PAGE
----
Putrajaya’s national recovery plan to overcome the Covid-19 pandemic and economic fallout is just a timetable with no solution, said Dr Mahathir Mohamad.
However, the former prime minister said forcing a change of government now will not guarantee a solution.
He said the recovery plan as announced by Prime Minister Muhyiddin Yassin should focus on action to be taken to reduce the number of the new Covid-19 cases.
The Langkawi MP said Muhyiddin did not give any measures to reduce the number of new infections nor did he elaborate on when the lockdown will be loosened.
“Unfortunately, it is more of a timetable for recovery based on the number of new cases and the dates the lockdown would be loosened,” said Dr Mahathir in his latest blog posting.
“How the reduction is to be achieved during the stipulated period is not explained. The virus may not oblige and continue to plague the nation despite the timetable.
“We know, for example, the standard operating procedure (SOP) is intended to reduce the spreading of the pandemic. We also know that the movement-control order (MCO) is also intended to reduce infection.
“But the increase in the number of new cases means that the SOP and MCO have not been effective.”
He said Perikatan Nasional’s management of the pandemic is not very good and yet, changing the government now will not guarantee a solution.
“Some politicians believe that what we need to do is to have a Parliament. Yes, this is good and necessary. But many seem to think that all that is needed is to change government,” he said.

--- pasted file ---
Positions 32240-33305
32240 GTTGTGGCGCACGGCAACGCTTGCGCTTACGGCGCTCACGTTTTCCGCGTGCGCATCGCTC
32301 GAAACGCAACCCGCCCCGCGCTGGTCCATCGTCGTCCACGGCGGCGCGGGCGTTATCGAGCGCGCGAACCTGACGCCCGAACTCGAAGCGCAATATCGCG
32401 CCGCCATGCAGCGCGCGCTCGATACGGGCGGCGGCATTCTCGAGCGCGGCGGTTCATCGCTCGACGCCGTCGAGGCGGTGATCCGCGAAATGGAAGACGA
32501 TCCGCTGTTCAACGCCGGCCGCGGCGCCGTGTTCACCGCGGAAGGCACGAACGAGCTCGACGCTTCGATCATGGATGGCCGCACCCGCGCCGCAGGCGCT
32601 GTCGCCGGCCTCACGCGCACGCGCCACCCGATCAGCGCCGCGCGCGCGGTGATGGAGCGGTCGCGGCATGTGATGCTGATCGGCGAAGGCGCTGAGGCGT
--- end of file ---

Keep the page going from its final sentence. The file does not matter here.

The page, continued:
“I think a change is needed. But the likelihood is to get another weak government with a paper-thin majority. The concern would be about becoming prime minister – that’s all.”
He said while the government is listening and doing something to fix the situation, it could bring in professionals with vast experience to tackle the crisis.
Economists have told The Malaysian Insight that Putrajaya has left many important issues uncovered in its national recovery plan, including identifying solutions for the informal sector and the lack of a post-pandemic economic model.
They said the four-phase plan presented by the prime minister did not include protecting the social sectors or indicate how Malaysia would be positioned to resume trading and investing internationally.
They added that the plan takes too much time for the national economy to restart. – TMI